|15.||Sony A7 III||..||+ +||4.5/5||89/100||5/5||5/5||Feb 2018||1,999||amazon.com|
|16.||Sony A9||5/5||+ +||4.8/5||89/100||5/5||5/5||Apr 2017||4,499||ebay.com|
|17.||Sony RX1R||5/5||..||..||..||4/5||4.5/5||Jun 2013||2,799||ebay.com|
|Notes: (+ +) highly recommended; (+) recommended; (o) reviewed; (..) not available.|
The review scores listed above should be treated with care, though. The assessments were made in relation to similar cameras of the same technological generation. A score, therefore, has to be seen in close connection to the price and market introduction time of the camera, and comparisons of ratings among very different cameras or across long time periods have little meaning. It should also be noted that some of the review sites have over time altered the way they render their verdicts.
Other camera comparisons
Did this review help to inform your camera decision process? In case you are interested in seeing how other cameras pair up, just make your choice using the following search menu. As an alternative, you can also directly jump to any one of the listed comparisons that were previously generated by the CAM-parator tool.
- Canon 100D vs Sony A9 II
- Canon 5D Mark III vs Leica X Vario
- Canon G3 X vs Leica X Vario
- Canon R3 vs Sony A9 II
- Canon SX430 vs Sony A9 II
- Canon T7 vs Leica X Vario
- Canon XSi vs Leica X Vario
- Leica X Vario vs Olympus E-300
- Leica X Vario vs Panasonic GX8
- Nikon D60 vs Sony A9 II
- Nikon D800 vs Sony A9 II
- Sony A6500 vs Sony A9 II
Specifications: Leica X Vario vs Sony A9 II
Below is a side-by-side comparison of the specs of the two cameras to facilitate a quick review of their differences and common features.
|Camera Model||Leica X Vario||Sony A9 II|
|Camera Type||Fixed lens compact camera||Mirrorless system camera|
|Camera Lens||28-70mm f/3.5-6.4||Sony E mount lenses|
|Launch Date||June 2013||October 2019|
|Launch Price||USD 2,850||USD 4,499|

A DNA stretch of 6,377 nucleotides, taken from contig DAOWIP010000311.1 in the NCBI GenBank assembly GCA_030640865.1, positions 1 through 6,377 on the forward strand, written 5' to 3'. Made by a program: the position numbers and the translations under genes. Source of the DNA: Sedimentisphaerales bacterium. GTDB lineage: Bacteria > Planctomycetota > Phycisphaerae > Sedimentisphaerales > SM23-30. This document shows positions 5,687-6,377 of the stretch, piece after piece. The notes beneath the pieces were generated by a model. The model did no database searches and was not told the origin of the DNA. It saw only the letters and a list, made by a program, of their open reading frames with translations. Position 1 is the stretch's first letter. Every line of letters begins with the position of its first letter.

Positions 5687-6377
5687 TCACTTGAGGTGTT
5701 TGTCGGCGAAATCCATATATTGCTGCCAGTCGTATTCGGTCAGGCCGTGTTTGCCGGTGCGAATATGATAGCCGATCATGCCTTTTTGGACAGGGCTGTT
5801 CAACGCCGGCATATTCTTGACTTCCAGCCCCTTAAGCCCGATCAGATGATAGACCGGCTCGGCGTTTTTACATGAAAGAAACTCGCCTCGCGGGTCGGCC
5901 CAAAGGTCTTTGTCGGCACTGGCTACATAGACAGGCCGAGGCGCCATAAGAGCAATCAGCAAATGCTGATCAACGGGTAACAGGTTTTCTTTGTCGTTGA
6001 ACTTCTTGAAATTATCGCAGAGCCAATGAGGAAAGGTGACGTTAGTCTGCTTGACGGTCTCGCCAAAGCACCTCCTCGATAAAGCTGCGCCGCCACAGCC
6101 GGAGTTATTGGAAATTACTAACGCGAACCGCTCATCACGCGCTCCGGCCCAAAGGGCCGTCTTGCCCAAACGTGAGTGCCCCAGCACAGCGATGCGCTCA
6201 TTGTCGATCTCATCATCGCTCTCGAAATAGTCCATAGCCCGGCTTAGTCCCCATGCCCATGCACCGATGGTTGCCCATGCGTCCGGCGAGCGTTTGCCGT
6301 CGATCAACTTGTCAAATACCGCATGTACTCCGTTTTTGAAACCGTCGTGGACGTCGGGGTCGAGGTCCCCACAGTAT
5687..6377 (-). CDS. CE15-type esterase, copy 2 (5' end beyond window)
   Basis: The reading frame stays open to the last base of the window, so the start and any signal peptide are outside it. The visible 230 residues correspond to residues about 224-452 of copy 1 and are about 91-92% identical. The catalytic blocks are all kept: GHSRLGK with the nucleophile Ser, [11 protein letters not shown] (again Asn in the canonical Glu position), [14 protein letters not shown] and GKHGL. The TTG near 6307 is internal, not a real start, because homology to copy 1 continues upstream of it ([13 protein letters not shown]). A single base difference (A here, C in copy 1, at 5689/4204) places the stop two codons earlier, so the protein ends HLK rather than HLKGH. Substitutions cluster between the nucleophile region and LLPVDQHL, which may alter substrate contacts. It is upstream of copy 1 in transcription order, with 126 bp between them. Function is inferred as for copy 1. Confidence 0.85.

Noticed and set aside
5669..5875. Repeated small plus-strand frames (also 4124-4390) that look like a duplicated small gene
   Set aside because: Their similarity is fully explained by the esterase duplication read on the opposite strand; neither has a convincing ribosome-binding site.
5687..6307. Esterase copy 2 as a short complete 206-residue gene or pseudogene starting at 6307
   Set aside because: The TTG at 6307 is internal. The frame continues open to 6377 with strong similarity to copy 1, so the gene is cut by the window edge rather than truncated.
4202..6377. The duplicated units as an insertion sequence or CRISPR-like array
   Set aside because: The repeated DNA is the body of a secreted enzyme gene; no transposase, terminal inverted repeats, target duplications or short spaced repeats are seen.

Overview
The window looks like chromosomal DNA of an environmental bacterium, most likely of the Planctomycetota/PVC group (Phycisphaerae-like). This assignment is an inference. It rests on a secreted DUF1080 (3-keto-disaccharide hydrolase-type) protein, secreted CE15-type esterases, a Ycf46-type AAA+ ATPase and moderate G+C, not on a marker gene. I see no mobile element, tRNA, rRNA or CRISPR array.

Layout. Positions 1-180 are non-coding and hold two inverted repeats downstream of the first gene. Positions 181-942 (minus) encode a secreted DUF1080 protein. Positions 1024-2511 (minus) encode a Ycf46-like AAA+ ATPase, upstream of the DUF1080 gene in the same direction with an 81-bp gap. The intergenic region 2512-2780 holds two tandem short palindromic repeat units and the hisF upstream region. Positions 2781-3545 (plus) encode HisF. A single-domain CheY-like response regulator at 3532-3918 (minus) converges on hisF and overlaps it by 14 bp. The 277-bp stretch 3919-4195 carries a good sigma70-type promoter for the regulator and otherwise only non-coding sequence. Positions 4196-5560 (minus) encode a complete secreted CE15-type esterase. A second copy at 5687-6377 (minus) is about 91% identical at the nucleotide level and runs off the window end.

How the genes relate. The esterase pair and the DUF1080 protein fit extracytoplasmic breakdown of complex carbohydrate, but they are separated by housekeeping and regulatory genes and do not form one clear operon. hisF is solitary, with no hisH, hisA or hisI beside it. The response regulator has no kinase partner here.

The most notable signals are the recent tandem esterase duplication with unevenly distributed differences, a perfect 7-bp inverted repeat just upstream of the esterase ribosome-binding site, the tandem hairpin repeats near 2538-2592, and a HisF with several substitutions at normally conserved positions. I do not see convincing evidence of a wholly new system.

|Sensor Specs||Leica X Vario||Sony A9 II|
|Sensor Technology||CMOS||Stacked BSI-CMOS|
|Sensor Format||APS-C Sensor||Full Frame Sensor|
|Sensor Size||23.6 x 15.7 mm||35.6 x 23.8 mm|
|Sensor Area||370.52 mm2||847.28 mm2|
|Sensor Diagonal||28.3 mm||42.8 mm|
|Sensor Resolution||16.1 Megapixels||24 Megapixels|
|Image Resolution||4928 x 3272 pixels||6000 x 4000 pixels|
|Pixel Pitch||4.80 μm||5.94 μm|
|Pixel Density||4.35 MP/cm2||2.83 MP/cm2|
|Moiré control||Anti-Alias filter||Anti-Alias filter|
|Movie Capability||1080/30p Video||4K/30p Video|
|ISO Setting||100 - 12,500 ISO||100 - 51,200 ISO|
|ISO Boost||no Enhancement||50 - 204,800 ISO|
|DXO Sensor Quality (score)||78||93|
|DXO Color Depth (bits)||23.4||25.0|
|DXO Dynamic Range (EV)||12.7||14.0|
|DXO Low Light (ISO)||1320||3434|
|Screen Specs||Leica X Vario||Sony A9 II|
|Viewfinder Type||Viewfinder optional||Electronic viewfinder|
|Viewfinder Field of View||100%|
|Viewfinder Resolution||3686k dots|
|LCD Framing||Live View|
|Rear LCD Size||3.0inch||3.0inch|
|LCD Resolution||920k dots||1440k dots|
|LCD Attachment||Fixed screen||Tilting screen|
|Touch Input||no Touchscreen||Touchscreen|
|Shooting Specs||Leica X Vario||Sony A9 II|
|Focus System||Contrast-detect AF||On-Sensor Phase-detect|
|Manual Focusing Aid||no Peaking Feature||Focus Peaking|
|Max Shutter Speed (mechanical)||1/2000s||1/8000s|
|Continuous Shooting||5 shutter flaps/s||20 shutter flaps/s|
|Electronic Shutter||no E-Shutter||up to 1/32000s|
|Time-Lapse Photography||no Intervalometer||Intervalometer built-in|
|Image Stabilization||no shake reduction||In-body stabilization|
|Fill Flash||Built-in Flash||no On-Board Flash|
|Storage Medium||SDXC cards||SDXC cards|
|Single or Dual Card Slots||Single card slot||Dual card slots|
|UHS card support||no||Dual UHS-II|
|Connectivity Specs||Leica X Vario||Sony A9 II|
|Studio Flash||no PC Sync||PC Sync socket|
|USB Connector||USB 2.0||USB 3.1|
|HDMI Port||mini HDMI||micro HDMI|
|Microphone Port||no MIC socket||External MIC port|
|Headphone Socket||no Headphone port||Headphone port|
|Wifi Support||no Wifi||Wifi built-in|
|Near-Field Communication||no NFC||NFC built-in|
|Bluetooth Support||no Bluetooth||Bluetooth built-in|
|Body Specs||Leica X Vario||Sony A9 II|
|Environmental Sealing||not weather sealed||Weathersealed body|
|Battery Life (CIPA)||450 shots per charge||690 shots per charge|
|In-Camera Charging||no USB charging||USB charging|
133 x 73 x 95 mm
(5.2 x 2.9 x 3.7 in)
129 x 96 x 76 mm
(5.1 x 3.8 x 3.0 in)
|Camera Weight||680 g (24.0 oz)||678 g (23.9 oz)|